Showing for JUST ONE WEEK

PV Saturday 11th May 6-8pm

Exhibition continues to Saturday 18th May Open Monday - Thursday 12-4pm Appointments welcome Also open Saturday 18th May 12-4pm

Mad tired. I stand at work behind the till, I crank the overflowing rubbish from my hand into the stiff swing of the bin's open mouth. Gargling on waste, brimming at full capacity, used beyond its function. I feel you babes, I feel you.

This exhibition has been organised super-quickly and is hopefully the start of a series of 'instant' shows whereby artist and exhibition space respond quickly to each other reacting to the fresh and immediate stage the work is at in order to show it at its point of resolution or indeed, near resolution.

Many thanks to Chloë Louise Lawrence and to Jacqui Hallum for their cooperation.

Chloë Louise Lawrence is currently studying MA Printmaking at the Royal College of Art, London. Through the re-staging of domestic routines and drawing on qualities that are inherent to print such as the repetitiveness of labour and the mass production of workaday materials, Chloë has been reworking practices of hidden reproductive labour; considering the parallels that exist within the home and contemporary service industry roles, and examining how this falls into class based 'feminised work'.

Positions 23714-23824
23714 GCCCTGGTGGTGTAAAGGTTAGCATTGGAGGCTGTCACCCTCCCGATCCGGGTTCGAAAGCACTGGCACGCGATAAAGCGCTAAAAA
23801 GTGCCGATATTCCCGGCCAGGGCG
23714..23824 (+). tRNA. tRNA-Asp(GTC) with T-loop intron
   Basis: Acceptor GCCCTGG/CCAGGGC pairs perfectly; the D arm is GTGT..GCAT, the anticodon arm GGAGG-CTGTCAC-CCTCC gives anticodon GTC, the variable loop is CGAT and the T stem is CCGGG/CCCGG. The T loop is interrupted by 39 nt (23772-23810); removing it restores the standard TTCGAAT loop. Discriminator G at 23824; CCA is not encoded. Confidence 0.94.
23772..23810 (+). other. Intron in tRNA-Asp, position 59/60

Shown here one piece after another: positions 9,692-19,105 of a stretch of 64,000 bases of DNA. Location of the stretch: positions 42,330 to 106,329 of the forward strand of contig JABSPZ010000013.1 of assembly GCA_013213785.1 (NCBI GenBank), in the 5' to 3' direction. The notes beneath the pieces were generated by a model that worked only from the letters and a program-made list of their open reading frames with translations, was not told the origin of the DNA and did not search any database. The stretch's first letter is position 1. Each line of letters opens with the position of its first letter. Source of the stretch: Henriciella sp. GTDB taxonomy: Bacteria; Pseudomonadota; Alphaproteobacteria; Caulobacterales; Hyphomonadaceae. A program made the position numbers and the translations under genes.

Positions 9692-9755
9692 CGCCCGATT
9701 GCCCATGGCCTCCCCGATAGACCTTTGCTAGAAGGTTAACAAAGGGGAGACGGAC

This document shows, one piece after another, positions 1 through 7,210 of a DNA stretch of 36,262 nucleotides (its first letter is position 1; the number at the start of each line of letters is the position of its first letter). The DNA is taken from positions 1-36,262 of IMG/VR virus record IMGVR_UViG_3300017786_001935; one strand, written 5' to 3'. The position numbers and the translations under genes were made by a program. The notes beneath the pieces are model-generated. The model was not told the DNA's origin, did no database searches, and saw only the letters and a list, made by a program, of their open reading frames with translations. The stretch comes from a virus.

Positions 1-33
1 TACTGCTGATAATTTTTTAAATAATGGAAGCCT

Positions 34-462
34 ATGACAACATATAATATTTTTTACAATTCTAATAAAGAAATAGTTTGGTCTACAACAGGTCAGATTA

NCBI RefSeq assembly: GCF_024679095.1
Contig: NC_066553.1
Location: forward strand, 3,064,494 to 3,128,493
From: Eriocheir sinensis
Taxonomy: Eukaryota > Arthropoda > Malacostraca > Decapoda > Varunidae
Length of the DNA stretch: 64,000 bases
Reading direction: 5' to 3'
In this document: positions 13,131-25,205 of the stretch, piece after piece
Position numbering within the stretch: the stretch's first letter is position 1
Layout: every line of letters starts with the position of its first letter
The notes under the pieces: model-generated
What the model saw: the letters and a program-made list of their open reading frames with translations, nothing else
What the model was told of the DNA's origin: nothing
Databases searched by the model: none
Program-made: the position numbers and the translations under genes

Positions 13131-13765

Jacqui Hallum's works have recently been presented alongside an object or set of small artworks by another maker and curated by Dan Howard-Birt. The most recent of which was Berber Carpet, Jacqui Hallum at Exeter Phoenix. In 2018 Jacqui was the recipient of the prestigious John Moores Painting Prize.

Jacqui Hallum has a long making history. She knows how paint behaves in unusual conditions; she has learned how wet colour moves through the fibres and weave of different cloths. She can see the results of an action by another agency (such as the weather) and seeks to respond to it without taming it or belittling its energy and force. She aims to keep all of the factors live for as long as possible. When painting a linear motif, for example, Hallum will consistently change brush so as to ensure that new disruptions and discontinuities are introduced. (Text by Dan Howard-Birt, Berber Carpet, Jacqui Hallum 2019)